Scientists Discover New Species of Tyrannosaur

February 1, 2010
The meter-long skull of the holotype (NMMNH P-27469) of Bistahieversor sealeyi, a new genus and species of deep-snouted tyrannosauroid from the Late Cretaceous of New Mexico. Credit: Carbon dust by Dino Pulerà.

New Mexico is known for amazing local cuisine, Aztec ruins and the Los Alamos National Laboratory. In the January issue of the Journal of Vertebrate Paleontology, paleontologists Thomas Williamson of the New Mexico Museum of Natural History and Thomas Carr of Carthage College bring a new superstar to the state.

Bistahieversor sealeyi (pronounced: bistah-he-ee-versor see-lee-eye) is a brand new species of tyrannosaur discovered in the Bisti/De-na-zin Wilderness of New Mexico.

Tyrannosaurs include the famous meat-eating dinosaur movie-stars like T. rex, and their characteristic body and skull shape (not to mention that mouthful of ferocious teeth!) make them easy for paleontologists and kids to recognize.

The and of Bistahieversor were collected in the first paleontological excavation from a federal wilderness area, and the specimen was airlifted from the badlands by a helicopter operated by the Air Wing of the New Mexico Army National Guard.

“Bistahieversor sealeyi is the first valid new genus and species of tyrannosaur to be named from western North America in over 30 years,” says Williamson.

The skulls of the holotype (NMMNH P-27469) and juvenile (NMMNH P-25049) specimens of Bistahieversor sealeyi, a new genus and species of deep-snouted tyrannosauroid from the Late Cretaceous of New Mexico. Carbon dust by Dino Pulerà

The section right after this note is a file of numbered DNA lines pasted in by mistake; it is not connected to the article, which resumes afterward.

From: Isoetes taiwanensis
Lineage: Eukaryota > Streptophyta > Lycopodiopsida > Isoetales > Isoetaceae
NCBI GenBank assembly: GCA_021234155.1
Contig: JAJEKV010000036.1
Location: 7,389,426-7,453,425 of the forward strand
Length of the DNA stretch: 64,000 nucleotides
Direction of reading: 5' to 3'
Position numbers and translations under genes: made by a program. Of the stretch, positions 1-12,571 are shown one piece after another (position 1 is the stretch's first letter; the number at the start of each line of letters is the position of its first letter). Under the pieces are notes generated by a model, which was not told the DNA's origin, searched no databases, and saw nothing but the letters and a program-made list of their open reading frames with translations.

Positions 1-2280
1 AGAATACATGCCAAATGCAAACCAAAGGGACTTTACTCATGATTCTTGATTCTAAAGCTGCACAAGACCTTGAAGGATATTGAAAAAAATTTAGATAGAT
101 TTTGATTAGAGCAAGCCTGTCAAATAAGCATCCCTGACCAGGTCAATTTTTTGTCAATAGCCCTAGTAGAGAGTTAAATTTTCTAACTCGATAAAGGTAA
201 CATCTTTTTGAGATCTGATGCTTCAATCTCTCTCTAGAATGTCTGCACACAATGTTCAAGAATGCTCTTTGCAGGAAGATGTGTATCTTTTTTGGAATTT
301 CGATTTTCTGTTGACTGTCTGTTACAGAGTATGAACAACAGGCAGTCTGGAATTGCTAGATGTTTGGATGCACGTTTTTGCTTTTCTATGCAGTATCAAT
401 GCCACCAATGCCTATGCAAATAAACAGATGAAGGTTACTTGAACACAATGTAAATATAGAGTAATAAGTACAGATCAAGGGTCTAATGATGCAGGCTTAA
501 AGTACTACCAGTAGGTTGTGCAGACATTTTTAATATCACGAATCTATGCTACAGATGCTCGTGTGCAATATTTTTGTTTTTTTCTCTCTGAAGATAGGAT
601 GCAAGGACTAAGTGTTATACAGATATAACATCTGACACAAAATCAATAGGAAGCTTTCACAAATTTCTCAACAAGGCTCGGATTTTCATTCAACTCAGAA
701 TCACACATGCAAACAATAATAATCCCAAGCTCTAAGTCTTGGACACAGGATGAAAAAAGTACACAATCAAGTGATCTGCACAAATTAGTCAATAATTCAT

Tyrannosaurs are best known from 65-75 million year old sediments from the Rocky Mountain region of North America. Bistahieversor provides important insights into the evolutionary history of the group.

“Bistahieversor is important because it demonstrates that the deep snout and powerful jaws of advanced tyrannosaurs like T. rex were special adaptations that evolved around 110 million years ago, after the eastern and western halves of North America were separated by a shallow sea,” says Carr. Bistahieversor was different from other tyrannosauroids in having an extra opening above its eye, a complex joint at its “forehead,” and a keel along its lower jaw; it also had more teeth than its distant relative T. rex.

Bistahieversor skulls and skeletons collected from the Bisti/De-na-zin Wilderness and from the lands of the Navajo Nation are currently on display at the New Mexico Museum of Natural History.

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